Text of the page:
Wednesday, April 9, 2014

Road vs. Studio Bands - Essay

Below is a lightly edited version of an essay published yesterday on the Welcome Page of the California Bluegrass Association web site. As always, I'm grateful to CBA for their years of giving me a monthly forum which encourages me to extend my thinking on a variety of things bluegrass. I look forward to your comments on FaceBook, Google+, and in the forums. For those who have had trouble commenting directly here, comments on Google+ posts are linked to my blog.

Irene often works for bands at festivals selling their merchandise while they're onstage or for longer, if they want her to stay. Over the years she's become adept at finding the CD on the rack containing specific songs the band has sung during their set. Often this means she sells older CD's on the basis of one song. Sometimes fans point to a CD asking her, “Is this the band I heard up there?” Sadly, she sometimes has to say that the band has changed, or that a studio band was used in the recording. In the past several years, the sales of band CD's have cratered. Formerly, bands toured in support of their latest CD. Today, it's more frequent that bands record to support their tour, as revenues from live performance have increased to surpass their recording incomes.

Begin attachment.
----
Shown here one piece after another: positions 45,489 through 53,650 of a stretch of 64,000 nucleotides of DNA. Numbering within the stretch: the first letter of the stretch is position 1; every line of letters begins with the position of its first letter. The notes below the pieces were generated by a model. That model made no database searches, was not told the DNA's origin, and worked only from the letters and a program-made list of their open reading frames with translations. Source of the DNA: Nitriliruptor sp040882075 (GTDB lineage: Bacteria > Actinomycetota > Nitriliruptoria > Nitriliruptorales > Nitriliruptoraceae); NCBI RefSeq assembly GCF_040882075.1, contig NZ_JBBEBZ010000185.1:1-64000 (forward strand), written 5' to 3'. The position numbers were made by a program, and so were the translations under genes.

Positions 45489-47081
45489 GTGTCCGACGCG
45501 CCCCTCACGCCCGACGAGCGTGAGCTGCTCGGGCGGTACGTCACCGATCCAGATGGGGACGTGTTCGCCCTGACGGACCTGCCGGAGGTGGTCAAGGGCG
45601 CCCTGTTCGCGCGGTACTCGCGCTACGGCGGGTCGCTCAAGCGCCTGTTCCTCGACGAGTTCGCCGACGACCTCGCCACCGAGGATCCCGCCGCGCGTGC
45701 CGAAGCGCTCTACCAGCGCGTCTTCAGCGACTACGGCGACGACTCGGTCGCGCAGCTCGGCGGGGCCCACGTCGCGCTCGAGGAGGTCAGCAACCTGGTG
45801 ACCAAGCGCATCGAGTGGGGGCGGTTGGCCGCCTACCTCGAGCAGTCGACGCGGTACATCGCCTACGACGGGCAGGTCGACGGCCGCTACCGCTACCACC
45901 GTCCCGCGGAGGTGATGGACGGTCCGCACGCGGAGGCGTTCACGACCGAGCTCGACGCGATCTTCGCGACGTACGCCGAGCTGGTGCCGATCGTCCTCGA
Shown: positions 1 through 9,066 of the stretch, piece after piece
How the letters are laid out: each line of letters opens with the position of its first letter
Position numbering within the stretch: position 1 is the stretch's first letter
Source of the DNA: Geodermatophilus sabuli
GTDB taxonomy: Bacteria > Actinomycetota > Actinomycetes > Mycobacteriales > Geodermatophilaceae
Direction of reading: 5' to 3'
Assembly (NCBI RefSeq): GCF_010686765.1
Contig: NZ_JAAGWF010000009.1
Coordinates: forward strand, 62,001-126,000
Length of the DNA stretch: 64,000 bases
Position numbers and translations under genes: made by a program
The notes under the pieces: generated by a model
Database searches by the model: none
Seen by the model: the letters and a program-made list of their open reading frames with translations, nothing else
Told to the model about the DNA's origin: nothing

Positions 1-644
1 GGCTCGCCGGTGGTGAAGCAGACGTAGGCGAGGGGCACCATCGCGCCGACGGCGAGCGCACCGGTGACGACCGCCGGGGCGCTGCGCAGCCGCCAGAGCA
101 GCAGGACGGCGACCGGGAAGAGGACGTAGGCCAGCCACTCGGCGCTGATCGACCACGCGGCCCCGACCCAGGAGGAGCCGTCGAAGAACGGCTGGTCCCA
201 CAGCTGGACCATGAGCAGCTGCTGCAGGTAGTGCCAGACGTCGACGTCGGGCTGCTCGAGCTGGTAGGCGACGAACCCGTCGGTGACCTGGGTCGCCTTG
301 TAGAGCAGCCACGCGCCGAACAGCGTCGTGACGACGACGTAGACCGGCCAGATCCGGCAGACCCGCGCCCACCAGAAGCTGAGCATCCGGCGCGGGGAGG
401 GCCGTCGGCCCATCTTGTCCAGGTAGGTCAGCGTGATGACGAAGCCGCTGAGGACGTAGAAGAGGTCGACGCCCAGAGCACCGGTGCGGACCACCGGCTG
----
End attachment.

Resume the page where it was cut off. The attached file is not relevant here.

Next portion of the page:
Recently I heard an agent who works with a top emerging band in the bluegrass and Americana world emphasize the importance of having the band reproduce accurately and consistently the precise renditions it had recorded in its live performances. However, I've also heard a number of bluegrass musicians say they never play the same break in exactly the same way as well as asserting the boredom that trying to do so would engender. Also, bluegrass bands frequently change personnel, which leads to different sounds, both vocal and instrumental. How does one square this circle? Since there has been revolutionary change in the recording industry over the past two decades, the parameters of both recording and performing have undergone a distinct change. A successful performance requires considerably more showmanship than merely reproducing the sound heard on a recording. A recording can never precisely reproduce either the sound or the immediacy of a live performance. Therefore, while the recording of a song should complement the live performance, it can never reproduce it, not even on live performance recordings.